I've heard several different things: An accredited bachelors program is pretty rare in the planning world... making it an all-masters CRP department might strengthen the profile of the program... would enable a "leaner and meaner" faculty body... I think one of the biggest reasons is that the CAED must comply with a few million in budget cuts and the way to do this is to reduce faculty, but you can't maintain a quality program with bigger and bigger class sizes. They've already cut the size of the entering BS cohort by something like two-thirds, so it's also suddenly become a more elite program.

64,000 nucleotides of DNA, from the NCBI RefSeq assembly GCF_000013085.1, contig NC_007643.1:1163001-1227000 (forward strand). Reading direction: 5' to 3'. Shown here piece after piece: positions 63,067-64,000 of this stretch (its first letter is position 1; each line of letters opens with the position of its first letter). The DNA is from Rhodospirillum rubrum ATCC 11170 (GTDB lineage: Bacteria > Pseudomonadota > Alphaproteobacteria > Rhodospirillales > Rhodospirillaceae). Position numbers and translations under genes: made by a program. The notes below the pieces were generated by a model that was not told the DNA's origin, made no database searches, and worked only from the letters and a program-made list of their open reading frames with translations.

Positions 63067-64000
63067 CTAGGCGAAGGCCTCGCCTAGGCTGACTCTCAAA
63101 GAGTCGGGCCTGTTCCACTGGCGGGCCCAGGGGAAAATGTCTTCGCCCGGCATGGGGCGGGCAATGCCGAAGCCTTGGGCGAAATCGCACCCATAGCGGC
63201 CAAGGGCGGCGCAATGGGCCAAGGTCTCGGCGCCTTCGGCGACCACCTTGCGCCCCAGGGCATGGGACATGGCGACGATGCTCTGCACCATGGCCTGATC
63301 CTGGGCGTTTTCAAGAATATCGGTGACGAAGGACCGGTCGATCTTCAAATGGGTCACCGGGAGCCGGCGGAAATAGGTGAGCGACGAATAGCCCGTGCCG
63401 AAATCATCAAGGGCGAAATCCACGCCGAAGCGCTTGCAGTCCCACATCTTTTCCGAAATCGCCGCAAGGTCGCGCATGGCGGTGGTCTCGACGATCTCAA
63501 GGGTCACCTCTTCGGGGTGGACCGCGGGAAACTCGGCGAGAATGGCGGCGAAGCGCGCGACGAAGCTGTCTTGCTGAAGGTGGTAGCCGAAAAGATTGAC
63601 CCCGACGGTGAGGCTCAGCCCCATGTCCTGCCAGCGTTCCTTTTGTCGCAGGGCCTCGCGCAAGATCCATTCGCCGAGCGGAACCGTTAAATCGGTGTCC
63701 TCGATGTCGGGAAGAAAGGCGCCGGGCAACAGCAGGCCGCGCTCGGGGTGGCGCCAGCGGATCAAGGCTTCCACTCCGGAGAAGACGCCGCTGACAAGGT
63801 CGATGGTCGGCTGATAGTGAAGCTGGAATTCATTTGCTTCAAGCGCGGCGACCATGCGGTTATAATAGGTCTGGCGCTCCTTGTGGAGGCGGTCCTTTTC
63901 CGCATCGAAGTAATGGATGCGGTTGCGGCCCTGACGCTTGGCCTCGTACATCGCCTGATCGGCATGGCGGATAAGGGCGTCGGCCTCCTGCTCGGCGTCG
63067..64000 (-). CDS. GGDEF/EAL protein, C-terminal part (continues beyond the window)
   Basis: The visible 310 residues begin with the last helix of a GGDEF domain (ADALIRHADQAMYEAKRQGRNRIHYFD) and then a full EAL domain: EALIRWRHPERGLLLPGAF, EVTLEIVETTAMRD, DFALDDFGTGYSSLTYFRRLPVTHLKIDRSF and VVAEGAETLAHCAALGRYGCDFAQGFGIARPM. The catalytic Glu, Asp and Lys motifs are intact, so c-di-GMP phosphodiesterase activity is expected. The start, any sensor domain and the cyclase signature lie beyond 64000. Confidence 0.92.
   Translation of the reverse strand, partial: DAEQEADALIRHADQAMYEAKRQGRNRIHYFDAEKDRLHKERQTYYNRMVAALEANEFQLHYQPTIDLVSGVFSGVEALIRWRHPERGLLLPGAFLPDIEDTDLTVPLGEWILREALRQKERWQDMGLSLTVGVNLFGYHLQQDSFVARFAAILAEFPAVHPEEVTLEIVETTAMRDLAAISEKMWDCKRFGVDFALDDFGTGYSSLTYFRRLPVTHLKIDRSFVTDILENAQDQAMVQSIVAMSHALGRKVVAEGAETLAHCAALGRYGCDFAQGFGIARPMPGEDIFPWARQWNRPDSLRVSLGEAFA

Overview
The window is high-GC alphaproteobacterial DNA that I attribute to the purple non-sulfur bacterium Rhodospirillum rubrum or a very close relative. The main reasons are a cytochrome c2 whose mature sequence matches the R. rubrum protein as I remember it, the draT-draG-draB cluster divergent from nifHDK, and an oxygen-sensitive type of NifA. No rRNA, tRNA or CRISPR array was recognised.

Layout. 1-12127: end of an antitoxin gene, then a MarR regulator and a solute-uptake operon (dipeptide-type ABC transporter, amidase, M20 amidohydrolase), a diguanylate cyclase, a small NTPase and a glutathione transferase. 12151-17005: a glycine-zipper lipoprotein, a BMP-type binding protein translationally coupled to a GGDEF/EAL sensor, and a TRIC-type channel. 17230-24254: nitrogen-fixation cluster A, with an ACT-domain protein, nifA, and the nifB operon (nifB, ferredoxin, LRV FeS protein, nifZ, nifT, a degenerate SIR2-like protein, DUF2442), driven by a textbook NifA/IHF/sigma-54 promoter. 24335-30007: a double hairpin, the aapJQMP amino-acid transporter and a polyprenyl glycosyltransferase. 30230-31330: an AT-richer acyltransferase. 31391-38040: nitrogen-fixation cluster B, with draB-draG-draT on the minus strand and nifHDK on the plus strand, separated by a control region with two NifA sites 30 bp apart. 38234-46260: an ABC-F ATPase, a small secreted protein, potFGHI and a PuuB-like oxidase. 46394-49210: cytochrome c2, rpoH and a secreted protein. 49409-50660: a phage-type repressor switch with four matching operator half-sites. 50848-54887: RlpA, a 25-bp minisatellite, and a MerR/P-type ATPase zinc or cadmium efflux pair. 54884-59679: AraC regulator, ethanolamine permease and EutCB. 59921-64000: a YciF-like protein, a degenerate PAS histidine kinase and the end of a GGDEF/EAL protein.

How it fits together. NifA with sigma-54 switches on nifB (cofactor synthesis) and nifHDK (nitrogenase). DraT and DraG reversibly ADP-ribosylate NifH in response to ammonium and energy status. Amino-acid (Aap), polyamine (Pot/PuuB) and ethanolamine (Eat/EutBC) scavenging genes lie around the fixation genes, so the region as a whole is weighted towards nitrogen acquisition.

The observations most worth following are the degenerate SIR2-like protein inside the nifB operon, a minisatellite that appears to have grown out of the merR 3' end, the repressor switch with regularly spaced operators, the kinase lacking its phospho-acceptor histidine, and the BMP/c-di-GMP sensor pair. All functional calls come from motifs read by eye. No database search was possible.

I think it's a good idea academically. Undergrad students should go after a broader degree and not get so specialized so fast. Also, planning is better suited for a masters degree, since there are many themes that demand a more mature understanding of things than the typical 19- or 20-year-old can bring to the table. They have historically tried to cram too many students through too fast, in my opinion. So if they "slow down" the program, get more selective, make it an all-masters department, expand the masters cohort (previously the undergrad cohort out numbered the masters by like 3 or 4-to-1), it should bring more prestige to the program itself with stronger alumni ties and links to the professional world. There is a much higher percentage of MSCRPs who go into relevant professional paths than BSCRPs. I think that factor will increase, since the demand for planners has dropped so dramatically.